Click any photo to enlarge. While enlarged click the left/right side of the image for the previous/next image, or use the left/right arrow keys for the previous/next image. ESC or clicking "close" closes the enlarged view.

Peru's location  in South America, close to the equator. It's a large country, almost as big as Alaska and twice as big as France. The population is 31 million. Our trip. (Red) flights Santiago-Lima, Lima- Cuzco. (Black) coach trips in the Cuzco region, Coach trips Cuzco-Puno-Arequipa-Colca Valley. Flight Arequipa-Lima, Coach trips to Huaraz and to our trek start and end points. Return to Lima by coach. Paddington Bear statue in foggy Miraflores, Lima. Paddington came from "darkest Peru", as you may recall. 23/05/19 The Plaza de Armas in Cuzco, the old Inca capital. 24/05/19 Amazing Inca stonework in central Cuzco. The Spanish demolished the Inca temples and palaces but kept the foundations and outer walls. With our lovely guide, Monica. After a morning in Cuzco, we headed off to the Sacred Valley, looking down at remnant walls of the massive Inca fortress of Sacsayhuaman on the way out of the city. 24/05/19 Pisac, our first port of call in the Sacred Valley. 24/05/19 Terraces at Pisac, topped by a well-fortified town on the hilltop. The terraces were for agricultural purposes, to try and acclimatise crops to higher altitudes. 24/5/19 Urubamba, our base for three nights as we explored the Sacred Valley and sites on the plateau above. The Urubamba River continues northwest, flowing below Machu Picchu. It is a tributary of  the Amazon. 25/5/19 Church at Chinchero, built on Inca foundations. 25/5/19 Grand and friendly welcome to a traditional community at Tauca, where we were shown many aspects of traditional life - agriculture, weaving, cooking. 25/5/19 The head of the community spoke Quechua  and our guide translated. They use natural dyes for the spun yarn. 25/05/19 Remnants of Inca granaries on the high slopes near Chinchero, storing grains for the lean years. 25/05/19 Salt terraces at Maras above the Sacred Valley. Amazing sight. They have been exploited since Inca times. 26/5/19 Maras salt terraces. The different colours indicate different stages of evaporation. You can see some of the channels that bring the salty water from the only spring to all the terraces. 26/05/19 More agricultural terraces at Moray on the high plateau. It was the beginning of the dry season, as can be seen from the surrounding landscape. 26/05/19 The Sacred Valley lies below and a high  mountain range beyond. 26/5/19 Yummy degustation menu for lunch at Maras- first course. The restaurant was so well hidden in the labyrinthine village, it took our guide and driver over half an hour to locate it. Worth the effort. The yellow balls are causa, made from yellow mashed potato and topped with a delicious tuna filling and sauce. :-) 26/05/19 Inca terraces and fortress at Ollantaytambo, further up the Urubamba Valley. So impressive! 26/5/19 More Inca granaries high above the town. Pete swears he can see a lion's face in the rock, Can you?  26/5/19 The top of the fortifications. The more beautiful and detailed stonework was always reserved for temple and palace walls. 26/5/19 Start of the one-day Inca trail, a hike from  the railroad that goes to Aguas Calientes. You hike along and above the river valley, gaining elevation and passing several Inca sites, before reaching the Sun Gate and then descending  to Machu Picchu. 27/05/19 Orchids abounded along the trail and in the ruins. A hot sunny day. 27/05/19 Pete and Monica on the trail with the terraces of Winaywayna in the distance, which we visited before having lunch further along. 27/05/19 Nearly there! Winaywayna. 27/5/19 At the foot of Winaywayna. Great view! 27/05/19 Inca ruins at Winaywayna. No roads in these mountains! 27/05/19 Puff puff! We made it to the top! Almost time for lunch. 27/05/19 Later in the afternoon, having gone through the Sun Gate, we descended to the amazing Machu Picchu site.  The road down is visible on the right. 27/05/19 The site was closing as we arrived - time for a photo without lots of tourists in the background. 27/5/19 Next day,  a guided tour of the ruins with Monica. There are even terraces and structures on the top of Huayna Picchu (the mountain in the background) which you can climb. No thanks!  28/05/19 View down to the Urubamba River. 28/05/19 Note the quality stonework in the rounded Temple of the Sun. 28/05/19 Back to Cuzco, and a visit to the markets, always fascinating! vegetables, meat, offal, flowers, staples, bread, sweets, handicrafts, and the rest. 29/05/19 So many different types of corn! 29/05/19 Outside the market walls, more street sellers with their colourful clothes and blankets. 29/05/19 Cuzco centre is a world heritage area. 29/5/19 Huge stones form the base of the walls at the fortress of Sacsayhuaman above Cuzco. 29/05/19 Montana de Colores. We did a day trip and visited a less touristy  Rainbow Mountain that also involved a shorter walk than the one most tourists do, starting at Palccoyo.  Beautiful, a geologist's dream! 30/05/19 More stripes of colour. 30/05/19 The mounain in the distance is Ausungate, 6384 m, one of the sacred mountains around Cuzco. 30/05/19 Interesting rocky section; love that red soil too! 30/05/19 Rather different Inca ruins at Raqchi, a stop on our day-long coach trip from Cuzco to Puno on Lake Titicaca. 31/05/19 Highest point on the  coach trip, La Raya, at 4335 metres above sea level. The ubiquitous sellers of handicrafts. 31/05/19 Puno on Lake Titicaca, and some of the tourist boats in its harbour. Most buildings in Peruvian cities are incomplete blocky brick constructions - not very attractive!  01/06/19 We visited one of the floating islands of Uros and were educated on how they live - such a unique lifestyle, such tiny houses! 1/6/19 The residents sang a farewell as we were borne away on a reed boat. 1/6/19 We visited another island on Lake Titicaca, Taquile, where traditional agriculture and way of life are still the norm. The language spoken here is Aymara. Flamingoes as seen near the road during a day-long coach journey between Puno and Arequipa. 02/06/19 Cute alpaca, just asking to be photographed! 02/06/19 Apparently this volcano lets out smoke 20 - 30 times a day. I thought I was witnessing the start of an eruption. :-) Rather barren landscape in this region. 02/06/19 Arequipa, Peru's second most populous city, famed for the white stone that predominates in its historic buildings, like the cathedral. 02/06/19 View from our hotel terrace to Misti, the volcano that rises 5,825m above Arequipa. 2/6/19 Irrigated fields in an otherwse arid landscape outside Arequipa, where it rains once every two years, we were told. 03/06/19 Misti volcano and a vicuna. The area is a National Park to protect the vicunas, which have never been domesticated. 03/06/19 Llamas by the roadside, waiting to be photographed by passing tourists. :-) Note the dormant Chachani volcano in the background. 03/06/19 More volcanoes as we approach the Colca Valley. Arid rocky  terrain at the Patapampa pass, 4900 metres above sea level. 03/06/19 Descending to Chivay in the Colca Valley. 03/06/19 At Mirador Cruz del Condor, above the Colca Canyon, where we saw condors gliding effortlessly in the thermals ... 4/6/19 We took heaps of photos, including this beauty... 4/6/19 ... and some even landed right near Pete for this close-up! 4/6/19 The canyon deepens as the river descends, but there are still villages and some fields on its steep slopes.  04/06/19 Back towards Chivay (upstream) after our morning encounter with the condors. 04/06/19 Now we are in Huaraz, after returning from the Colca Valley to Arequipa, flying to Lima the next day and catching a coach up the coast and inland to Huaraz, a long day. 06/06/19 The Cordillera Blanca is the spectacular range of mountains, part of the Andes chain that stretches in a northwesterly direction  to the east of Huaraz. It includes several peaks over 6,000 metres high and 722 individual glaciers. 06/06/19 View from Lake Wilcacocha, towards part of the Cordillera Blanca in the east. A short afternoon walk after a rather bumpy drive!  07/06/19 First day of the Santa Cruz trek, starting at Cashapampa. Loading the donkeys with all the necessary gear and food for five days' trekking. 08/06/19 The ascent up the valley, mid-morning. It was rocky and exposed and hot. Kathy succumbed to weariness and rode the "rescue horse" for part of this ascent. 08/06/19 After lunch the trail became less steep and the valley widened to reveal the high snow-capped mountains on either side. Lupins were flowering in abundance. 07/06/19 Our first night's campsite at Llamacorral. The end of the valley is already in view. 07/06/19 Last rays of the sunset on the summit of Taulliraju. 07/06/19 Day 2. View up a side valley to one of the many snow-capped peaks. 08/06/19 Walking alongside the sandy river bed (once a lake - result of a major landslide in March 2012 which closed the trek for months.) 08/06/19 Ascending towards our second campsite at Taullipampa. The effect of the landslide in 2012 is still visible though some hardy plants are beginning to colonise the sand.  08/06/19 The magnificent Taulliraju at the head of the Valley, 5830m, from just near our campsite.  08/06/19 Shadows descend. It will get cold very soon! 08/06/19 Day 3. A rest day. We walked back a way and up a side valley towards Alpamayo Base Camp. Alpamayo is the mountain directly ahead of us. Another glorious day! 09/06/19 View south to the other valley, where the 2012 landslide originated. 09/06/19 Day 4. Pass day. Ascending the trail to Punta Union Pass, 4750m.  Taulliraju with fresh snow. 10/06/19 Nearly there! View across to the glacier and a brightening sky. 10/06/19 The pass, looking north and down to Laguna Taullicocha. 10/06/19 Part of our team. Luis, our cook on the left and Maximo on the right. Freddie, our guide took the picture. We also had two donkey wranglers who went ahead with the six donkeys carrying the gear. Our companion is a young Aussie from Sydney. 10/06/19 View west, back down the valley from whence we came. Time for a snack! 10/06/19 The start of a long descent. We met many hikers coming towards us (east to west) - a much harder climb, in our opinion! 10/06/19 Rocky and unrelenting descent. 10/06/19 At last, some gentle terrain and a green valley.  Nearly there after a long day, 10/06/19 Pizza for afternoon tea!! And a beer purchased from some enterprising locals. We had earned it. 10/06/19 Day 5, descending through farming country and villages back to the road that would take us back to Huaraz. 11/06/19 More magnificent mountain scenery on our minibus trip back. 11/06/19 Winding section down to the Lagunas de Llanganuco. 11/06/19 View from our lunch spot towards Huascaran, its southern summit is Peru's highest peak at 6768m. 11/06/19 Long coach trip back to Lima. The terrain became increasingly arid and rocky as we descended 3000m from Huaraz towards the coast. 12/06/19 Chilies drying in the sun closer to the coast. 12/06/19 Lima half day tour on our last day. The city centre has many impressive buildings from the early days of Spanish settlement. The population of the urban agglomeration is almost 10 million.  We took a late flight to Santiago, four hours delay there,  finally  to Melbourne and then home! 13-15/06/19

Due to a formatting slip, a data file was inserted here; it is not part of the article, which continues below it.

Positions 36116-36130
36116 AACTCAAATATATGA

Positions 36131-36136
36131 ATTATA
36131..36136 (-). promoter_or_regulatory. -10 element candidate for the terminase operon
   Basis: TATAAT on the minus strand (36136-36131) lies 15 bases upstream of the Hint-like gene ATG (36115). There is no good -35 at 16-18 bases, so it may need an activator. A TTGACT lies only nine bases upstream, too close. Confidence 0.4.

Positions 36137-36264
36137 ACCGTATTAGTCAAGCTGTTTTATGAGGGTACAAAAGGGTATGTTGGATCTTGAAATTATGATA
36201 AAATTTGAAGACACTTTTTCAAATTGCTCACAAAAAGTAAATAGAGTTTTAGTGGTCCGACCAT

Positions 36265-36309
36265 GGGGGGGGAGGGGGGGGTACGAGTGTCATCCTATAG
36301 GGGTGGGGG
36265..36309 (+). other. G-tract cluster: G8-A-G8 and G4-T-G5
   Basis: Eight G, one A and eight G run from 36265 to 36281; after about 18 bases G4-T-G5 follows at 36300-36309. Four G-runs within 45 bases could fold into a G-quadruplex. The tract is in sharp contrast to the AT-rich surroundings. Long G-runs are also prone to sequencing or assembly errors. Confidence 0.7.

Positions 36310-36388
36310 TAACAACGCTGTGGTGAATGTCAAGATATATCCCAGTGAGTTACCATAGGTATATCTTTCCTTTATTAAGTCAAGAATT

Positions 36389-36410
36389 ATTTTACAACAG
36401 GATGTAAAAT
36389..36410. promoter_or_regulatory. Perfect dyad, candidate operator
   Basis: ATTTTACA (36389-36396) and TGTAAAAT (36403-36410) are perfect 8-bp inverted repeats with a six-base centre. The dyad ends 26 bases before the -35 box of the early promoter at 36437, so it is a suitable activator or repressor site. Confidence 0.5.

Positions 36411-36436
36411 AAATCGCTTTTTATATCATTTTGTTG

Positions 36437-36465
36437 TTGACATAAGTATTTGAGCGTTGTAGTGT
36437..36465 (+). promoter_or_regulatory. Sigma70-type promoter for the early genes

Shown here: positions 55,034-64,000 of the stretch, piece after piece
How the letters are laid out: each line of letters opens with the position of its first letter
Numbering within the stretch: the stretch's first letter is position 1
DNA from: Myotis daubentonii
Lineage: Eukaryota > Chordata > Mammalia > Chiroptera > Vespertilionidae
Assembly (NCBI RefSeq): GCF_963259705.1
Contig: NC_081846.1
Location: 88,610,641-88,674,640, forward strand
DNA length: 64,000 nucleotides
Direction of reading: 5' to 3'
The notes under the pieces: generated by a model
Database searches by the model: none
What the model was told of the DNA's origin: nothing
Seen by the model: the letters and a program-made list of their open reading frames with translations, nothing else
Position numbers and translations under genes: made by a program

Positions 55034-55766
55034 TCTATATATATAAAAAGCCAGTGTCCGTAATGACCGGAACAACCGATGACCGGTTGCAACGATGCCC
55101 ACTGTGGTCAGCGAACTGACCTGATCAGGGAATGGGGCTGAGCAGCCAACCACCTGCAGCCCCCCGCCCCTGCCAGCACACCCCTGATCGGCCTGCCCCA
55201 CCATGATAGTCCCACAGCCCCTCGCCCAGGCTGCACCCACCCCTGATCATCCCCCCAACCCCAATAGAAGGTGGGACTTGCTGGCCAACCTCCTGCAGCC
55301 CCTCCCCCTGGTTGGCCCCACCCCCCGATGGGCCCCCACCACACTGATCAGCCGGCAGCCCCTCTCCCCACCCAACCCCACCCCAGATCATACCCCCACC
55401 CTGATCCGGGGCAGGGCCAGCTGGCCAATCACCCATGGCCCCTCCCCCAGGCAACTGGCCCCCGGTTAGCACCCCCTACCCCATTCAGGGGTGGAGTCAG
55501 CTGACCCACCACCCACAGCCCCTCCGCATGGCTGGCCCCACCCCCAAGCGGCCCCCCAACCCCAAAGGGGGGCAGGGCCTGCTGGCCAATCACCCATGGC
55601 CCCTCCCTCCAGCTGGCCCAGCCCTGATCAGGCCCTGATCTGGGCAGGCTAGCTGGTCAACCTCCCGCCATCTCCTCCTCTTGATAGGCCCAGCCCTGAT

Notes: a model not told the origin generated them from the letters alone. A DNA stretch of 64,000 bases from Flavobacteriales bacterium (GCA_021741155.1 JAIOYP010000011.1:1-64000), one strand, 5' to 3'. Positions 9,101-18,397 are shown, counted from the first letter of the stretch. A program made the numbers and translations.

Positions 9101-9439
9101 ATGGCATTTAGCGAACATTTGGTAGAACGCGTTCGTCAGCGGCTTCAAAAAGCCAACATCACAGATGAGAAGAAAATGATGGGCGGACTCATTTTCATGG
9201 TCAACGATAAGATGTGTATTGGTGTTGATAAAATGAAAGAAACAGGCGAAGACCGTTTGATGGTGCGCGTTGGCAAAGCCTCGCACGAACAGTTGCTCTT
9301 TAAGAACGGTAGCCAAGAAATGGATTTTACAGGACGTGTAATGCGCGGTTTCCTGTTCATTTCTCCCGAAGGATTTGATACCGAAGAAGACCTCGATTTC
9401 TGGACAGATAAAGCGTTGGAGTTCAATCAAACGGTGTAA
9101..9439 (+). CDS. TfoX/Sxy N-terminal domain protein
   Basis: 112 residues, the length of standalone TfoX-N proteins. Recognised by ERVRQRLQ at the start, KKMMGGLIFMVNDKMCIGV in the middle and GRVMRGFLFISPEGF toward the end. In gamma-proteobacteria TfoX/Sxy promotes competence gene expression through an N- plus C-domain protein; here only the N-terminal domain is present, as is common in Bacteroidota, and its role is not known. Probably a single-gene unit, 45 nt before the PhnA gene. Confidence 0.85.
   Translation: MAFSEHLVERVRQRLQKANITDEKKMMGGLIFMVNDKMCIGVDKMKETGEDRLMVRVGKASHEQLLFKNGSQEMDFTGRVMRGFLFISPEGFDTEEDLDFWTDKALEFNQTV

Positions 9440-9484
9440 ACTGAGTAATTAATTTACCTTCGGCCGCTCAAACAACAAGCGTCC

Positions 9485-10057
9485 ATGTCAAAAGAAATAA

Posted on July 11th, 2019, tagged with events

2 responses to “Peru – May/June, 2019”

  1. Fred says:

    Thanks for sharing your trip with us, Ellers. Great photos!

  2. Shirlie says:

    Wow! Fantastic photos, and great commentary. Second best to being there myself.

    I did see the lion Pete and another toothy creature higher.
    Thanks for sharing. X

Leave a Reply

Your email address will not be published. Required fields are marked *

Comments will be closed on Monday September 9, 2019.